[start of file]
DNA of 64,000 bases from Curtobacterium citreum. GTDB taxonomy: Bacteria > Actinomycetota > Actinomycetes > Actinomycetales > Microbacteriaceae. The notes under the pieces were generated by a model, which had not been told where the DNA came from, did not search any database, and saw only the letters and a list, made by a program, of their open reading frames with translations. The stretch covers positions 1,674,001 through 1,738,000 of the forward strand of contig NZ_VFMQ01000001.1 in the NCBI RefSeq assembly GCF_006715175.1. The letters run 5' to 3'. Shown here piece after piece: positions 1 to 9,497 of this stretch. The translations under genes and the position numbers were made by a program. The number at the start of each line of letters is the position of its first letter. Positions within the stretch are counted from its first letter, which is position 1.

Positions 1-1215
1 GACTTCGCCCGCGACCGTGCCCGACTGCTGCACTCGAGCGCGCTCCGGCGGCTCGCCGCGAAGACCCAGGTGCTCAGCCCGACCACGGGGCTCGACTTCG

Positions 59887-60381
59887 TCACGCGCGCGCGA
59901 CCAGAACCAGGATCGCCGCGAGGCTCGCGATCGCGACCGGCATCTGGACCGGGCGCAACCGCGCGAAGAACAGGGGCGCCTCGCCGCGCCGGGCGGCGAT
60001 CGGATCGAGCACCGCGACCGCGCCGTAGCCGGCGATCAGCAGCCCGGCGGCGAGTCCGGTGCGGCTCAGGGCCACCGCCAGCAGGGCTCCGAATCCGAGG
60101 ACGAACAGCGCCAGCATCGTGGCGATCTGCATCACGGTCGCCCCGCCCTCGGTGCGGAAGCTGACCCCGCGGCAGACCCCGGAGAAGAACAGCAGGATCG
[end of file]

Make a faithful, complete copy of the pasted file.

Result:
DNA of 64,000 bases from Curtobacterium citreum. GTDB taxonomy: Bacteria > Actinomycetota > Actinomycetes > Actinomycetales > Microbacteriaceae. The notes under the pieces were generated by a model, which had not been told where the DNA came from, did not search any database, and saw only the letters and a list, made by a program, of their open reading frames with translations. The stretch covers positions 1,674,001 through 1,738,000 of the forward strand of contig NZ_VFMQ01000001.1 in the NCBI RefSeq assembly GCF_006715175.1. The letters run 5' to 3'. Shown here piece after piece: positions 1 to 9,497 of this stretch. The translations under genes and the position numbers were made by a program. The number at the start of each line of letters is the position of its first letter. Positions within the stretch are counted from its first letter, which is position 1.

Positions 1-1215
1 GACTTCGCCCGCGACCGTGCCCGACTGCTGCACTCGAGCGCGCTCCGGCGGCTCGCCGCGAAGACCCAGGTGCTCAGCCCGACCACGGGGCTCGACTTCG

Positions 59887-60381
59887 TCACGCGCGCGCGA
59901 CCAGAACCAGGATCGCCGCGAGGCTCGCGATCGCGACCGGCATCTGGACCGGGCGCAACCGCGCGAAGAACAGGGGCGCCTCGCCGCGCCGGGCGGCGAT
60001 CGGATCGAGCACCGCGACCGCGCCGTAGCCGGCGATCAGCAGCCCGGCGGCGAGTCCGGTGCGGCTCAGGGCCACCGCCAGCAGGGCTCCGAATCCGAGG
60101 ACGAACAGCGCCAGCATCGTGGCGATCTGCATCACGGTCGCCCCGCCCTCGGTGCGGAAGCTGACCCCGCGGCAGACCCCGGAGAAGAACAGCAGGATCG